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WILLIAM STUBBS Seventeen lectures on the study of medieval and modern history and kindred subjects


Sir John Froissart's Chronicles of England, France, Spain and the Ajoining Countries from the latter part of the reign of Edward II to the coronation of Henry IV in 12 volumes 

Chronicles of Enguerrand De Monstrelet (Sir John Froissart's Chronicles continuation) in 13 volumes 

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Seventeen lectures on the study of medieval and modern history and kindred subjects
page 225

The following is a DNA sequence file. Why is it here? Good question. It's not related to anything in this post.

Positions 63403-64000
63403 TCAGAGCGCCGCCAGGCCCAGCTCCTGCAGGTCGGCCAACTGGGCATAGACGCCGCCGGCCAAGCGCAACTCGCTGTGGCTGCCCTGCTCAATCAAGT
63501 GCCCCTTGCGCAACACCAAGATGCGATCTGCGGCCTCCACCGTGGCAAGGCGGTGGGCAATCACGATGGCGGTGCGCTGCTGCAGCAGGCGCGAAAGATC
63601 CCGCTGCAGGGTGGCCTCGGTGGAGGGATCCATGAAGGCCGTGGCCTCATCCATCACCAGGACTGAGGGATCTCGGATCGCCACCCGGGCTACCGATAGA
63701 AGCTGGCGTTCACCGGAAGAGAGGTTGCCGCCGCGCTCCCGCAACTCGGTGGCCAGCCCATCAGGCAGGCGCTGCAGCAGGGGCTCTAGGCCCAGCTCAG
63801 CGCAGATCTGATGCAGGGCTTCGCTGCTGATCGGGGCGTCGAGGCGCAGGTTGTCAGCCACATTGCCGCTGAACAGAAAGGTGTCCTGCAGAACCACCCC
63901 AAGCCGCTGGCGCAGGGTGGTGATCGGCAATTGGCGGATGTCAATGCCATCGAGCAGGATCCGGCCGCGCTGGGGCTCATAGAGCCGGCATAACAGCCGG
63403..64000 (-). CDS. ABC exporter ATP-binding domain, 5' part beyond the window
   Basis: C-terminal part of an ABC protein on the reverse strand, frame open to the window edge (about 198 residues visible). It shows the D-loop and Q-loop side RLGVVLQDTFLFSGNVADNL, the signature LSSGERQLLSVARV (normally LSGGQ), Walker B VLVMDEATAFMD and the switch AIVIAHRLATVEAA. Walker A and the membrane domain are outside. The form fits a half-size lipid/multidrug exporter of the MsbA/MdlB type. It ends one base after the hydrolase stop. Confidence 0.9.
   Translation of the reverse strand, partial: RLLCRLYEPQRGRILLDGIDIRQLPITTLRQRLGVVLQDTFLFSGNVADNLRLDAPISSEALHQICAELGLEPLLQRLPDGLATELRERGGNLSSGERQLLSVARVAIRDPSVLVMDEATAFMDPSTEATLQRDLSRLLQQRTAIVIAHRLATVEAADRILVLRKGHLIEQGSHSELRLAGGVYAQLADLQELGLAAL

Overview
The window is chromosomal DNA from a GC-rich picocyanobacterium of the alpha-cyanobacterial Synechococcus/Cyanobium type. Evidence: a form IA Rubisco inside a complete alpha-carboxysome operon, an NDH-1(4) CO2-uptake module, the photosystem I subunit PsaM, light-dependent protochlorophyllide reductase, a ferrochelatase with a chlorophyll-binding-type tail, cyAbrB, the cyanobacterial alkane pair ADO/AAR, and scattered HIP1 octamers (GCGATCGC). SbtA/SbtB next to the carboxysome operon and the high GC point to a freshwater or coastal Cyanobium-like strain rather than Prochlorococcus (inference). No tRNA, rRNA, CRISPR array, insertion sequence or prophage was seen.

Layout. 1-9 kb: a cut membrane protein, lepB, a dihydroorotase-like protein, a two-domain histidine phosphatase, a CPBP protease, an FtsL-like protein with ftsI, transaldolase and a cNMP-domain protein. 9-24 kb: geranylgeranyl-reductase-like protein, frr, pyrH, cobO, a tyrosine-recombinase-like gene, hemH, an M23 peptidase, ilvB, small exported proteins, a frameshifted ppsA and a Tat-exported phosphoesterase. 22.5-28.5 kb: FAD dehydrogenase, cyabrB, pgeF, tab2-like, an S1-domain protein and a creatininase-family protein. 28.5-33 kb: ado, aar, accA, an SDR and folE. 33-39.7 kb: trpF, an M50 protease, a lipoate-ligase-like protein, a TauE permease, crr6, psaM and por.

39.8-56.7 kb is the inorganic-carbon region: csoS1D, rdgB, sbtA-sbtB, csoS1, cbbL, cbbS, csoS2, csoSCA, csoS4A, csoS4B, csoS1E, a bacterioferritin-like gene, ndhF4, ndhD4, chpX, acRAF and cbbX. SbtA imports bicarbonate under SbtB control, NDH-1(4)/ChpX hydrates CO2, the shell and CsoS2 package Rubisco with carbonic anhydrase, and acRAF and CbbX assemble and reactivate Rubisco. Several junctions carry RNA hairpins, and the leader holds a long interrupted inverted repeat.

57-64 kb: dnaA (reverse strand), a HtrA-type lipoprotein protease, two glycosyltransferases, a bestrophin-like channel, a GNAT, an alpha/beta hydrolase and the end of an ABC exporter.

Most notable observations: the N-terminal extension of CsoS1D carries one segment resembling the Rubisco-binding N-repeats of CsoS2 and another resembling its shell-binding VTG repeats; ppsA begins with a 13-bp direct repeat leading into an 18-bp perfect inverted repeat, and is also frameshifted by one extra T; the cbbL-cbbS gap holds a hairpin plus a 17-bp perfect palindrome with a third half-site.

VIII.] ATTEMPTS AT CRUSADES. 310, when once the fortified harbour of Acre had fallen into the hands of the Saracens, the effect of removing the seat of war to the Asiatic and Egyptian coasts. That was the deliberate opinion of King Edward I, who had ruled that Egypt must be the first point of attack, then Palestine, and then Constantinople. Hence the two attacks on Damietta in 1219 and 1249· Now, after a long period of defence, the Christians took the initiative. The leaders and fighters in all this from 1308 to 1523 were the Knights of Rhodes, but Cyprus was very frequently the head-quarters and source of supplies, and the Western pilgrims were not chary of labour, blood, or treasure. In all the great achievements of the time too some English pilgrims were associated. The single exploit however of King Hugh's reign was a descent on Smyrna in 1344. John of Biandra, Grand Prior of Lombardy, the head of the expedition, made himself master of the citadel ; and Smyrna remained in the hands of the Knights until the close of the century. The King of Cyprus had contributed a contingent towards the fleet, but, except by weakening the Saracen power a little, he obtained no immediate benefit for his state1. The great plague of 1349 fell with especial fatality on Cyprus ; only one castle, that of Dieudamour, was safe for the king to dwell in.; and the island got such a reputation for unwholesome air that the trade almost ceased. The Frank population especially diminished. In 1349 the traveller, Ludolf of Suchen, described the barons of Cyprus as the richest in the world : after the plague Hugh had to recruit the ranks of the nobles by conferring titles on the merchant class. The succours sought in Europe were only scantily afforded. The King of Armenia cried louder and got more Paoli, Cod. Dipl. Ord. S. Joh. ii. 93, gives a commission from the Pope to the Archbishop of Candia to recover from the King of Cyprus, the Grand-Master of Rhodes and the Doge of Venice, the money covenanted for the defence of Smyrna.

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